Portugal to stamp out anti-gay prejudice in blood donations

Portugal’s parliament has approved four bills that enshrine in law the country’s rules and procedures on blood donations, amid reports people are being turned away due to their sexual orientation

LISBON, Portugal — Portugal’s parliament approved four bills Friday that enshrine in law the country’s rules and procedures on blood donations, amid reports people are being turned away due to their sexual orientation.

The Portuguese Constitution forbids discrimination based on a person’s sexual orientation, and discrimination in blood donations has been specifically prohibited in Portugal since 2010.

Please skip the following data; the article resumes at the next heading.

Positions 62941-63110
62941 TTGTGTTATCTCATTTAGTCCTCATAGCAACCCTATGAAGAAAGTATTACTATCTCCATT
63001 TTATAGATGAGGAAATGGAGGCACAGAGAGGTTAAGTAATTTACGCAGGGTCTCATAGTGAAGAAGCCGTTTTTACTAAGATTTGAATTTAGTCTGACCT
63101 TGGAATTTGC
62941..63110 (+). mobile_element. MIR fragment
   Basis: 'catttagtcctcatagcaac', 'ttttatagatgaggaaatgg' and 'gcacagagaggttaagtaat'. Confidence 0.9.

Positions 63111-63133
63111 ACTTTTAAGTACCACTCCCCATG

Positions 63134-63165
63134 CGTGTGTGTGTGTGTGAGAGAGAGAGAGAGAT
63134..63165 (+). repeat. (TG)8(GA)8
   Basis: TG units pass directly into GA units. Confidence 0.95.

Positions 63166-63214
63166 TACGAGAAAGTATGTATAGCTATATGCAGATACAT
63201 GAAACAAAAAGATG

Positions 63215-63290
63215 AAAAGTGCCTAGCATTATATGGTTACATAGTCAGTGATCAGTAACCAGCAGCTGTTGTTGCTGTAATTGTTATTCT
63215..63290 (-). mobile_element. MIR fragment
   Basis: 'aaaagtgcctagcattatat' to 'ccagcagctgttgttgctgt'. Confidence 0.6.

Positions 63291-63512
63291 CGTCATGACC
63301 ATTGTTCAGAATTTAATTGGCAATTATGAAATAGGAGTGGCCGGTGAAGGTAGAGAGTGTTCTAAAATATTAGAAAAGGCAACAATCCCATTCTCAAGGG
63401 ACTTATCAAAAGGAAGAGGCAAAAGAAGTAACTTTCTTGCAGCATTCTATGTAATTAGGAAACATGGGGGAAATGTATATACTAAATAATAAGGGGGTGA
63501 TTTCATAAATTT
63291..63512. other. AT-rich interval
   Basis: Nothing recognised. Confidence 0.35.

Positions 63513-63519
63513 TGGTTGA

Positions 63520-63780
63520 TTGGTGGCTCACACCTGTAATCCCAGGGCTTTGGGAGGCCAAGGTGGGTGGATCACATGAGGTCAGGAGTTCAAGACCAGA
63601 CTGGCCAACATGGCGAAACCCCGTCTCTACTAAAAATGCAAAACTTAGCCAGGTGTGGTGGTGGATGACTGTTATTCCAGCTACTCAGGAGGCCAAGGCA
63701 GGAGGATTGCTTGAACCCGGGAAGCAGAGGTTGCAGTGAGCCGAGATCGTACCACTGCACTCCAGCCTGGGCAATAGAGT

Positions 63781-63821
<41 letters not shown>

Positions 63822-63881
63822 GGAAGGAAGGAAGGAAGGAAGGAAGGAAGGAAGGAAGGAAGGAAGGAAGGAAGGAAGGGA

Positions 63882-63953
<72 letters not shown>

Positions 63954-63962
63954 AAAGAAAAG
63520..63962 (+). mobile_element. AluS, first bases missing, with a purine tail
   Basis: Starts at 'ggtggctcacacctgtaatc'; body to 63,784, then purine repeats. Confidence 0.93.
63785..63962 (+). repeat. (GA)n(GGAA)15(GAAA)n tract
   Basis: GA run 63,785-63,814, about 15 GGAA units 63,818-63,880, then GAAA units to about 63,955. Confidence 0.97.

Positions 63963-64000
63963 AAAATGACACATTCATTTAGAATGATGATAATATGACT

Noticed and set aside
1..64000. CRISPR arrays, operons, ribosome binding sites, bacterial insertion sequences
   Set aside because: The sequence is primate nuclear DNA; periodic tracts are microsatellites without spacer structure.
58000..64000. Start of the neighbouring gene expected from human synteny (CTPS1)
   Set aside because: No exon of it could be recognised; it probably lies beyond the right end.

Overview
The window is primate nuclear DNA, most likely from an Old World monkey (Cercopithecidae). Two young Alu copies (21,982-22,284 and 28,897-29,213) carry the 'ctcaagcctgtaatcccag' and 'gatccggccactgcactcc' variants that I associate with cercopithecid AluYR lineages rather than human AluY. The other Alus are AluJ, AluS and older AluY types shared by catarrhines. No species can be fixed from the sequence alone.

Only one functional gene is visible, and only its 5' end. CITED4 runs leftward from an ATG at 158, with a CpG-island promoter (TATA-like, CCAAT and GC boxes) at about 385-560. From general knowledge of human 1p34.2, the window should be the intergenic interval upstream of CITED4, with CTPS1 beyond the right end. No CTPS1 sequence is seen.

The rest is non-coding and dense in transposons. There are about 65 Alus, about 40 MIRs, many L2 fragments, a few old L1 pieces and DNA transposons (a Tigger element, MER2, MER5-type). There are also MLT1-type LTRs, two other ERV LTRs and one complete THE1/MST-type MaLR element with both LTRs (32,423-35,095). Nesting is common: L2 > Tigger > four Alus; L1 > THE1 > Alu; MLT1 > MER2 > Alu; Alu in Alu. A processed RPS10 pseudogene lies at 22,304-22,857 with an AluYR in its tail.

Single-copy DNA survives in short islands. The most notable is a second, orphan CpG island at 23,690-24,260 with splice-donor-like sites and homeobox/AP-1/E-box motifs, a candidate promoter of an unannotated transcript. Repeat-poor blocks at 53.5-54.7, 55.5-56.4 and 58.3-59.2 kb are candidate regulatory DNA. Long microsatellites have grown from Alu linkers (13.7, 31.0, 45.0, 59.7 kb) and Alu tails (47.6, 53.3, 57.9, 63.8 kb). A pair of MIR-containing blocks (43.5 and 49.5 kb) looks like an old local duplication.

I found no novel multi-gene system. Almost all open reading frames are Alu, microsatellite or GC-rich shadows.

The governing center-left Socialist Party said it had received reports of discrimination, specifically from gay men who went to donate blood at health departments but were told they couldn’t — even though the rules say they can.

Its bill, which will now come into force, says health services “cannot discriminate between donors based on their gender identity or sexual orientation.”

Three other bills stated the same, but with additional details such as donor campaigns and rewards for donors.

The penalties for any discrimination would come under Portuguese penal law, and can vary depending on what charges are brought, though the most likely punishment would be a fine or a suspension.

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